PSA Peugeot-Citroën is considering selling off a part of its finance arm Banque PSA Finance to Banco Santander, or merging the bank with Santander assets, according to the Wall Street Journal.
The potential sale is the latest in a series of actions undertaken to stabilise the bank, the most recent being the sale of 470m (£404m) asset-backed bonds in June 2013.
The sale or asset merger with Santander could eliminate Banque PSA’s reliance on state guarantees, appeasing EU regulators.
The potential purchase of Banque PSA would see Banco Santander, the banking parent group including Santander Consumer Finance, further increase their motor finance market presence across the globe. Since the turn of the year the bank has begun a finance joint venture in China, estimated its US business to be worth $8bn, and renewed its Vauxhall Network Q agreement in the UK.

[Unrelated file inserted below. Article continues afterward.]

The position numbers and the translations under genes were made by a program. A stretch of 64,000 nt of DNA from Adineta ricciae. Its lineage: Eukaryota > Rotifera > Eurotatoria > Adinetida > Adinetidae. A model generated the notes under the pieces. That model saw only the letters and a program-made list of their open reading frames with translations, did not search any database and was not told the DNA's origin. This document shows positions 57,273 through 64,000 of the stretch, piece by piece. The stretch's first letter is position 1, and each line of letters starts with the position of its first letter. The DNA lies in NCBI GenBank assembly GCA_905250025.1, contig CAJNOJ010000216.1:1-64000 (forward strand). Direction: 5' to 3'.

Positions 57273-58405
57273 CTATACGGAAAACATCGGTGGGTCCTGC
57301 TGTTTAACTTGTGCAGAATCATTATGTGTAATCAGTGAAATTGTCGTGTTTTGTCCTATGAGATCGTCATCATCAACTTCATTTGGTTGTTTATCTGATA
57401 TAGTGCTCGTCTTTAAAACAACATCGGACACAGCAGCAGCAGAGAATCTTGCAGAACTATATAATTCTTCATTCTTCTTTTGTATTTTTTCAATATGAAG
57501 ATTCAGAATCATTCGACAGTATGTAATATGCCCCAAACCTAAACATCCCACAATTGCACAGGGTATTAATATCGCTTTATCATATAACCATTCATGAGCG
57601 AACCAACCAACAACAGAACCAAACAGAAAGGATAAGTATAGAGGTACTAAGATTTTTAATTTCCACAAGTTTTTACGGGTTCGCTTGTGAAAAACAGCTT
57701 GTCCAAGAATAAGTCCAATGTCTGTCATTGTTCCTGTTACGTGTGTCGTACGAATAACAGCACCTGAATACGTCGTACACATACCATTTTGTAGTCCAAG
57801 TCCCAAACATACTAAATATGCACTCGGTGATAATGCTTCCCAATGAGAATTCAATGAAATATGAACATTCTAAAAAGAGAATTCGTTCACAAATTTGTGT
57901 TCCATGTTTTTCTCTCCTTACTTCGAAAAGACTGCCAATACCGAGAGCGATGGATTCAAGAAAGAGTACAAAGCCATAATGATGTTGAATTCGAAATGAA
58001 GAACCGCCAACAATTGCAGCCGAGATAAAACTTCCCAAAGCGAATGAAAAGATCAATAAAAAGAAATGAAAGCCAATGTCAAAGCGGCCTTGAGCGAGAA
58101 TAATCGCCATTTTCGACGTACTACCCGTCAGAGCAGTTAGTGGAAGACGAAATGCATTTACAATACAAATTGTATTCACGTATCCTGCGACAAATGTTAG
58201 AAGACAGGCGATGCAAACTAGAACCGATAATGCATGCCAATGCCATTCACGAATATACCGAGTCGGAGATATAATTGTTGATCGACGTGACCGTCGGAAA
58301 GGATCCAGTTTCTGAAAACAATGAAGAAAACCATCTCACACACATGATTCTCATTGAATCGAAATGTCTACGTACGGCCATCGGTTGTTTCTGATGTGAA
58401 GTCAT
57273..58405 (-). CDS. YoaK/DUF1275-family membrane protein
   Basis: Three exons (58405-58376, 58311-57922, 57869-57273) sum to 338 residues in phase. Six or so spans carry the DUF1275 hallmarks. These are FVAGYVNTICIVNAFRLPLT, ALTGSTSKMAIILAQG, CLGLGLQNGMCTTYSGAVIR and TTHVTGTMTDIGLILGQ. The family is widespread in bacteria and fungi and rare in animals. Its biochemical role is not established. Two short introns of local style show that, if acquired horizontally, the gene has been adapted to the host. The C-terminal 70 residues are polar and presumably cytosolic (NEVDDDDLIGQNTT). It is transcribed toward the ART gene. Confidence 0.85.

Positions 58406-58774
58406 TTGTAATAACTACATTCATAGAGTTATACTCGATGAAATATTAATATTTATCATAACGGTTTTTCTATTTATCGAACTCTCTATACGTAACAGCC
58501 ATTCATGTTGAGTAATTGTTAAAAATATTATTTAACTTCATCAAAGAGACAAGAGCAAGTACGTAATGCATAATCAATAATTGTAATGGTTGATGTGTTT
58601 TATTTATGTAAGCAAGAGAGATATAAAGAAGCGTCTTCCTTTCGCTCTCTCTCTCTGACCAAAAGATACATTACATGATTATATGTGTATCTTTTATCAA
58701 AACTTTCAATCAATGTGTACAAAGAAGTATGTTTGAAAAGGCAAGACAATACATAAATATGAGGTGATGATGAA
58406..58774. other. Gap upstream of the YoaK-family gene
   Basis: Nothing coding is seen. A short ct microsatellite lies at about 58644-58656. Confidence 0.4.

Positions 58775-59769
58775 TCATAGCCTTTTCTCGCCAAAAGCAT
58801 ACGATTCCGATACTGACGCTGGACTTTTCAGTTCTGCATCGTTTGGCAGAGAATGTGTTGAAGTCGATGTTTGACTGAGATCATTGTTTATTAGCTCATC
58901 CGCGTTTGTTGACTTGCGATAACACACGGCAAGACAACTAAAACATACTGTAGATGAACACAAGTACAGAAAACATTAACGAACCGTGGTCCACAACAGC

Revenue, sales and ratings
Banque PSA had been performing well, with a net profit of 293m (£252m) from revenue of 1.07bn in 2012, although Peugeot and Citroën, like many continental manufacturers, have suffered from the dormant new car market in Europe.
The decline in sales led to a series of downgrades in the bank’s credit-ratings by Moody’s, Standard & Poor’s and Fitch’s earlier this year, leaving the bank unable to raise money at a competitive rate.
Banque PSA required a 7bn state guarantee from the French government in October 2012 in order to stay liquid. The guarantee was controversial as government support could be regarded as assistance from the state, which violates EU competition policy.